5.1 Experimental Site Description and Experimental Materials
The research site was located in Jianning County, Fujian Province (116° 35’~117° 04’E, 26° 30’~27° 06’N), where the elevation ranges from 280 to 858 m, the annual average temperature is 16.5 to 17.5°C, the average rainfall is 1800 mm-2100 mm, the average sunshine duration is 1721 h per year and the relative humidity is 84% [3, 21]. The soil parent material is feldspar sandstone, and the soil texture is mostly heavy loam (Cartesian) to light clay (soil layer thickness > 100 cm) [68, 69].
The experimental forest (approximately 5200 ha) was planted by Yuan Hua Forestry Biotechnology Co. in 2008. The experimental plot was located in the Fengyuan Demonstration Zone. The study trees were planted in 2009 with 2-year-old nursery stock, which came from Tiantai, Zhejiang Province, using level terraces, and the planting density was 675-750 plants/ha. Management measures included pruning once per year, fertilization once per year, and disease and insect pest prevention 3-5 times per year.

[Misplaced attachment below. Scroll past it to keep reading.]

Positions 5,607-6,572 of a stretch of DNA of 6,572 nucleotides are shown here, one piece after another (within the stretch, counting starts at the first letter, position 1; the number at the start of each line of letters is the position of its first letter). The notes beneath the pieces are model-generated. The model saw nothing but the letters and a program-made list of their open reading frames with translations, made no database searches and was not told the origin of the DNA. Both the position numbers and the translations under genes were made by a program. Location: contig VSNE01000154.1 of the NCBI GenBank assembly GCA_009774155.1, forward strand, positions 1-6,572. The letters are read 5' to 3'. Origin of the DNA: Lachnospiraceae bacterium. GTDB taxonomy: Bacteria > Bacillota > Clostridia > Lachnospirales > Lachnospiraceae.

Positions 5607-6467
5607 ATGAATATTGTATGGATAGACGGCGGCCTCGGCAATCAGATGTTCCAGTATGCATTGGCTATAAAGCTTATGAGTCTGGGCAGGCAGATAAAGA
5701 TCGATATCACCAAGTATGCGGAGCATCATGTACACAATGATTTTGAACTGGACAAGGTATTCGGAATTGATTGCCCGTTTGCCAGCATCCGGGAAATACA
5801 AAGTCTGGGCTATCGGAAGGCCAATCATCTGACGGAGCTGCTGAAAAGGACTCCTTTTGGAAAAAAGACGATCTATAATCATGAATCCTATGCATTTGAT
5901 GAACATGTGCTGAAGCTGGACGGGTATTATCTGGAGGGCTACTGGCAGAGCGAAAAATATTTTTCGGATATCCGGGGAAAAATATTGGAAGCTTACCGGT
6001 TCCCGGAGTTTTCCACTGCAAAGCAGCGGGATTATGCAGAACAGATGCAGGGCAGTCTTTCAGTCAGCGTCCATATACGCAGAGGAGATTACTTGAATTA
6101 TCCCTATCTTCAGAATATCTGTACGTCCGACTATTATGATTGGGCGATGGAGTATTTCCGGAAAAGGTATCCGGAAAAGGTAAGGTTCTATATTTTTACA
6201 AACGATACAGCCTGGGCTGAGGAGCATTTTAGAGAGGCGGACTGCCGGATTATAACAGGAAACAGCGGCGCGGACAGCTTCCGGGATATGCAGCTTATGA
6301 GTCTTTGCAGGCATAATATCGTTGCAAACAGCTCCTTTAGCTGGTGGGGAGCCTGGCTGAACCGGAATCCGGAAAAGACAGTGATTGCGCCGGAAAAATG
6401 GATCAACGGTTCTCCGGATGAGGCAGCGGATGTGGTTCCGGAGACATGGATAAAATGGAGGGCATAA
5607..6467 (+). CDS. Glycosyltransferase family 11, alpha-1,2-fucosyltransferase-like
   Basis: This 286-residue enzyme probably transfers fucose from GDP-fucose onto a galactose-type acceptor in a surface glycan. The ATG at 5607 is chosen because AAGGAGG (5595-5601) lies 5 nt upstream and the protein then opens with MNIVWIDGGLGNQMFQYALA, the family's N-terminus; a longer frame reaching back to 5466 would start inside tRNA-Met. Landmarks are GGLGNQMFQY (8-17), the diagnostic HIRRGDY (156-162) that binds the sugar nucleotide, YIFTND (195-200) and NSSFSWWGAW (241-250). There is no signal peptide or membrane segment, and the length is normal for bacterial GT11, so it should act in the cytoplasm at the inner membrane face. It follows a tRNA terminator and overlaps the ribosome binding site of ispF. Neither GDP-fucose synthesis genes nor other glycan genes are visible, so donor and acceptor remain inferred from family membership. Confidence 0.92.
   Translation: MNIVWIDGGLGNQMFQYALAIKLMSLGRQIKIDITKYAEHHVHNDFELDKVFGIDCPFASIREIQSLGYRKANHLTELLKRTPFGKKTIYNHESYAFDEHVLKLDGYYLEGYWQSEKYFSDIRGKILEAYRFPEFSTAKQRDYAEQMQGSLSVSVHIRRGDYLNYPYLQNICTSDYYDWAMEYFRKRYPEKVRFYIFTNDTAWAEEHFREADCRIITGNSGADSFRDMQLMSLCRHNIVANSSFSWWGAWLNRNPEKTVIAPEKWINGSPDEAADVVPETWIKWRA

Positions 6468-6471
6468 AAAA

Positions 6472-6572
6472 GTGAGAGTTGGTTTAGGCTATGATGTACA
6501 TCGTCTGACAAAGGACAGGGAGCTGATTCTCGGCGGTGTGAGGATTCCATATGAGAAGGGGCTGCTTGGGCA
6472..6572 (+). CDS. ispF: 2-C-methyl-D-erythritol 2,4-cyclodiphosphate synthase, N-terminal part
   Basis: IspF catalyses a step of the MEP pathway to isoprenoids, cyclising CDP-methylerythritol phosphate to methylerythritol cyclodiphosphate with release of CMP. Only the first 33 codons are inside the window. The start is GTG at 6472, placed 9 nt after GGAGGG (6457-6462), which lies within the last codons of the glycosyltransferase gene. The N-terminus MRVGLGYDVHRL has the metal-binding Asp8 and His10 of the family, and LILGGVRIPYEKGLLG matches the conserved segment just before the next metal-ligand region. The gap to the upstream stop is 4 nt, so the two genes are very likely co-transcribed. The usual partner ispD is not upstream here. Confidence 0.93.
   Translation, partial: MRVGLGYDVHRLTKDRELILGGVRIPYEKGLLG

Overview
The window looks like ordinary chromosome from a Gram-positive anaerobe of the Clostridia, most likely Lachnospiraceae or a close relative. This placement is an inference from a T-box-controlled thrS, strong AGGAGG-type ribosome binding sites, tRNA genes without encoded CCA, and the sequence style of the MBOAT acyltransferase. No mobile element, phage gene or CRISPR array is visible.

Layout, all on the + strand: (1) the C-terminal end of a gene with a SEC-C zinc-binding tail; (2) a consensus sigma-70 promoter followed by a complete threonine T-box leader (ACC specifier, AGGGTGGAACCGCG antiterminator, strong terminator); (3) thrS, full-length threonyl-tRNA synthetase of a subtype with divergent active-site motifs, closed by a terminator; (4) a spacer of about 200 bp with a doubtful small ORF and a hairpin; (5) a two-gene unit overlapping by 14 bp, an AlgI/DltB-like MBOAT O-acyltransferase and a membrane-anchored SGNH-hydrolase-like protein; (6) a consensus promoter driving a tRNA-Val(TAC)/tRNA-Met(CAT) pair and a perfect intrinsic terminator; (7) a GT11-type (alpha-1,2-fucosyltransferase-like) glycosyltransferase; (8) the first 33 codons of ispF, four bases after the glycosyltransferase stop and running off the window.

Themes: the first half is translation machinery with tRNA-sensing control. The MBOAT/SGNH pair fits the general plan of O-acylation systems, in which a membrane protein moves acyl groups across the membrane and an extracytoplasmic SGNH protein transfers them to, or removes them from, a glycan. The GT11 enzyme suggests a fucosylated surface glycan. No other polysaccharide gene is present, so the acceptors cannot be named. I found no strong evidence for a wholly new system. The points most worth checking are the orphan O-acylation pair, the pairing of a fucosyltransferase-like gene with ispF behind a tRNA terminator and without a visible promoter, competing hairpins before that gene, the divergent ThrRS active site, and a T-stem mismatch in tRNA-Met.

Thirty healthy trees that had 3 scaffold branches with an angle of 60° and 16-18 fruiting branches per unit area that had grown for 8 years were selected. The planting holes were 50 × 40 × 40 cm, the plant spacing was 4 × 4 m, the tree height was 5.9 ± 0.64 m, the tree basal diameter was 16.14 ± 0.51 cm, and the tree crown width was 4.2 ± 0.66 m.
5.2 Field Experimental Measurements
5.2.1 Spraying Treatments, 13C Labelling and Sampling